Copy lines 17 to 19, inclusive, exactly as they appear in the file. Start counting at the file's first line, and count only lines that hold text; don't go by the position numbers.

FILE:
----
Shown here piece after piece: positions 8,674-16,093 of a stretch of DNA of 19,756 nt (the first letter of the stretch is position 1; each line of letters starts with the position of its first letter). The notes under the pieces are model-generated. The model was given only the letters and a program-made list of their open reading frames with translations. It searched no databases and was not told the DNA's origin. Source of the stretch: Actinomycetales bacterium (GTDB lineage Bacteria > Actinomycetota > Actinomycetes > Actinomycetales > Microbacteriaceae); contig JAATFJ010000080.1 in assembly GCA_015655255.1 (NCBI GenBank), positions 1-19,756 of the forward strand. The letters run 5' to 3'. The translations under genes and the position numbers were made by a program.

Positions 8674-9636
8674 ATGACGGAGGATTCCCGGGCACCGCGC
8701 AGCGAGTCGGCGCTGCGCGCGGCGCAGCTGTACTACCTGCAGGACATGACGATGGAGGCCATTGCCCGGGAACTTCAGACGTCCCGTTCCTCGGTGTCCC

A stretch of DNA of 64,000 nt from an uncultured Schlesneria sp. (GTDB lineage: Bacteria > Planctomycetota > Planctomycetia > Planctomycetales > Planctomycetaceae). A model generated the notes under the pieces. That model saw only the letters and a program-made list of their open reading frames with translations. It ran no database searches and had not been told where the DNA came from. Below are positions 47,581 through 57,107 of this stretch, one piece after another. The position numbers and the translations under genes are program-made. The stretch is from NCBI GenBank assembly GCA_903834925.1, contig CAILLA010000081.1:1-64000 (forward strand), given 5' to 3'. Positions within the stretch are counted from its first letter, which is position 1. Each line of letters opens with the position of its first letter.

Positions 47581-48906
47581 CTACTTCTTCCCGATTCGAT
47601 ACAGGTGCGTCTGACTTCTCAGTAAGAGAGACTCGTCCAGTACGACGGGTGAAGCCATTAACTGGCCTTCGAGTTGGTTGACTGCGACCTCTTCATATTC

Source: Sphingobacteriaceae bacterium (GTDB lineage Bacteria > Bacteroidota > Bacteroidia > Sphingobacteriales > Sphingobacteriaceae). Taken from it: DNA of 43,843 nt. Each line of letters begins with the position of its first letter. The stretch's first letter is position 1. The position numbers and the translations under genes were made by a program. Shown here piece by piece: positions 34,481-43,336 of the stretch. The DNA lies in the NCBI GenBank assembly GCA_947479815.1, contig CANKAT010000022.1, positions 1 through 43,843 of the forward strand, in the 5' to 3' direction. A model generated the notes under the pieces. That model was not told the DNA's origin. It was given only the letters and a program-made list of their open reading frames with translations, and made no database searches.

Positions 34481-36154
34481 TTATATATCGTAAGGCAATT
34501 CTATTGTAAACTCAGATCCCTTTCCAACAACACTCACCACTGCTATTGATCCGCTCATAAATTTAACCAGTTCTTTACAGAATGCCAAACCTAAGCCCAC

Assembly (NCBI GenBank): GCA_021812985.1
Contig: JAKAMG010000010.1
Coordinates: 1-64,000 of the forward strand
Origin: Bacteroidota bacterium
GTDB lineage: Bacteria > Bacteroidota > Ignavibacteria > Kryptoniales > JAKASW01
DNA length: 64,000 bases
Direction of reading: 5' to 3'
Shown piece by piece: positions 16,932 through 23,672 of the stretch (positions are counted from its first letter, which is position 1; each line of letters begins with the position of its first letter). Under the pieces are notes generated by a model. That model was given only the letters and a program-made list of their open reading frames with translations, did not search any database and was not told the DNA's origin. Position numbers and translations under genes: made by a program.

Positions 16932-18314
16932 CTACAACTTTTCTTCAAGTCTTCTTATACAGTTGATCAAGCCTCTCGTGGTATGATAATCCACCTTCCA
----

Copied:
GTDB lineage: Bacteria > Bacteroidota > Ignavibacteria > Kryptoniales > JAKASW01
DNA length: 64,000 bases
Direction of reading: 5' to 3'